Oh No, I Lost My Credit Card! Responding to the Voice of the Customer

Daniel Ziv August 22, 2017

Have you ever misplaced your wallet and after frantically searching for it for 20 minutes that seem like eternity, decided it must be stolen—and that it’s time to call your bank to cancel all your cards?

Very frustrating!

What’s even more frustrating? Finding your lost wallet in your coat pocket right after canceling your cards.

If this has happened to you, don’t feel bad. You’re not alone. This somewhat embarrassing scenario is apparently common and not only a headache for the customer—it can also be costly for your bank.

A large international bank and credit card issuer was using Verint Speech Analytics to identify “moments of truth” and customer frustration. They leveraged the solution to find calls with high levels of emotion, and cross correlated these with repeat calls. One of the topics they found was exactly the scenario mentioned above—customers frantically calling to cancel their credit card only to call several hours later after finding the lost card.

One of the most irritating elements for the customer was the typical agent’s response—the card has already been canceled and can no longer be used. As a result, the customer will have to wait for the new card to arrive within 5-7 business days.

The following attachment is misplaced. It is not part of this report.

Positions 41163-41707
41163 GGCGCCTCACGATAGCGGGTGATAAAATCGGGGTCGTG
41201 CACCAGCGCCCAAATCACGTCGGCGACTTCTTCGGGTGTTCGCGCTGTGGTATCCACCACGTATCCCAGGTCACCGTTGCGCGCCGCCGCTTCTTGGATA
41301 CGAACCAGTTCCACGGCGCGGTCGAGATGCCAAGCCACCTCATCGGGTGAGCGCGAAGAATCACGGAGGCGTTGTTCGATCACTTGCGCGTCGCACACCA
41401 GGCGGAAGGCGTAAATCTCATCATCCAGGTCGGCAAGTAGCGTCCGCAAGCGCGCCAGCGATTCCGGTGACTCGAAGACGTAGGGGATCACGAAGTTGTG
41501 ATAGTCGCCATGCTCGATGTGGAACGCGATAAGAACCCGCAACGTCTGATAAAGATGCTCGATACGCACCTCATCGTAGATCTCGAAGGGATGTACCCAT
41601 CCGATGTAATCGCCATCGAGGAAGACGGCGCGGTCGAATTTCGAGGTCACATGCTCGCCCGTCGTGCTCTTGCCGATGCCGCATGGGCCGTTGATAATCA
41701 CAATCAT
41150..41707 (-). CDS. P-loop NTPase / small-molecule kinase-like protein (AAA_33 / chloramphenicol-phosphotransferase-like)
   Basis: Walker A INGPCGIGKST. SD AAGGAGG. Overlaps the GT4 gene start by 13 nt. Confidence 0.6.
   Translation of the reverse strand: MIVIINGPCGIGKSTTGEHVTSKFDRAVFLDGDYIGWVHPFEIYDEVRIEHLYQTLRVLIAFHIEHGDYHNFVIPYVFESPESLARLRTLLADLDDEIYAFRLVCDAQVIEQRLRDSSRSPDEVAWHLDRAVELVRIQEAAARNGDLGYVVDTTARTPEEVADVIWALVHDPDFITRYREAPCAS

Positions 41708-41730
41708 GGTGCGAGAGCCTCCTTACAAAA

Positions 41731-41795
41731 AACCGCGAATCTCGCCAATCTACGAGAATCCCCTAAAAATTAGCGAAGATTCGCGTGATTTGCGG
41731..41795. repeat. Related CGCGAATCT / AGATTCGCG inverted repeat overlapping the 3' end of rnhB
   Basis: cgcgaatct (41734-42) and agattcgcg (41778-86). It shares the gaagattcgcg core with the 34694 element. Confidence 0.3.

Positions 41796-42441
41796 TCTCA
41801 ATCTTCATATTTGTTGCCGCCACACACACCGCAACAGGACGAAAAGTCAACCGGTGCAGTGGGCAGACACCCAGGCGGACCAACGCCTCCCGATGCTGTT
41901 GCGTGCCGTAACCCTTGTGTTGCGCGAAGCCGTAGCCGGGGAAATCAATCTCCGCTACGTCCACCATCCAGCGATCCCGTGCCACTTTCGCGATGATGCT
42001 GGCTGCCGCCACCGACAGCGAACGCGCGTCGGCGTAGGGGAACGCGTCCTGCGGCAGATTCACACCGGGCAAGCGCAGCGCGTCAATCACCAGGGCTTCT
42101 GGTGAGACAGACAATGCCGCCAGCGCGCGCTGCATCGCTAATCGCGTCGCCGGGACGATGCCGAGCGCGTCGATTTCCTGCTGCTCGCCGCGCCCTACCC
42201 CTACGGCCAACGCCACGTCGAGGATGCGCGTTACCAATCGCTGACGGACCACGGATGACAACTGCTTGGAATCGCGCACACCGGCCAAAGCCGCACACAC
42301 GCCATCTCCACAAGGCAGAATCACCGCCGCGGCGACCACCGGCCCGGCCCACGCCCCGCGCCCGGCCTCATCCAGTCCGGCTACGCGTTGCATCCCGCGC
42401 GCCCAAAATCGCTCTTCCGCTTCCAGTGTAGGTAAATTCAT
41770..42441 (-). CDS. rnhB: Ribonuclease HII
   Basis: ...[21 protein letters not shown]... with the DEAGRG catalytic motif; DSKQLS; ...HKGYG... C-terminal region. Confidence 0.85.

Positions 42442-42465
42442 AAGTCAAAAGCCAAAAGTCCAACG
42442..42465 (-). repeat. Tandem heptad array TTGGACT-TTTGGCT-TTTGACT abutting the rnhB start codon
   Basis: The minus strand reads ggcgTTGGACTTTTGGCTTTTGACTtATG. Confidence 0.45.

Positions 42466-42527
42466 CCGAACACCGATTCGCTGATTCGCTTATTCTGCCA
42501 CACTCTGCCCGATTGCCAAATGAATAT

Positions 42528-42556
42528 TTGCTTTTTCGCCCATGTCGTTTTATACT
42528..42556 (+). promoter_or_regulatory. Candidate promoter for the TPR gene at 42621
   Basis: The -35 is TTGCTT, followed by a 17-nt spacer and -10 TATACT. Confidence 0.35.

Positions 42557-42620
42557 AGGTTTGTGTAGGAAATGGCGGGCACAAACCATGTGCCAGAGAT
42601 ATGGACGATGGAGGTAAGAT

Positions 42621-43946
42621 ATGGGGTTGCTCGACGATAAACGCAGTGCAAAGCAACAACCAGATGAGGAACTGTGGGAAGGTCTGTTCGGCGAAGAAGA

This was obviously a hassle for all those customers who could no longer use their cards, but the actual cost and risk was on the bank. They had to pay for issuing and mailing a new card and also risk losing those customers to a new introductory credit card offer from a different vendor.

Fortunately this bank developed good communication channels with their back-office operations. After a short investigation, it was found that technically the back office had an option of putting a hold on the card for up to 48 hours. Most contact center agents were not aware of this option, and the back office folks did not realize how often customers call back after finding their lost card.

Speech analytics helped surface this opportunity by connecting the customer experience to the back office. A relatively simple change in the process resulted in over a half-million dollars in annual savings. Even more importantly, a significant customer pain was eliminated that could expose the bank to potential churn and long-term revenue loss.

Many opportunities like this typically surface when voice of the customer insights are used to identify back-office processes that impact the customer experience.  Read the Aberdeen Group Knowledge Brief, “The Business Value of a Next-Generation Back-Office,” to learn how organizations that integrate front- and back-office activities are dramatically outpacing their peers on quality SLA achievement, employee productivity, annual revenue and more.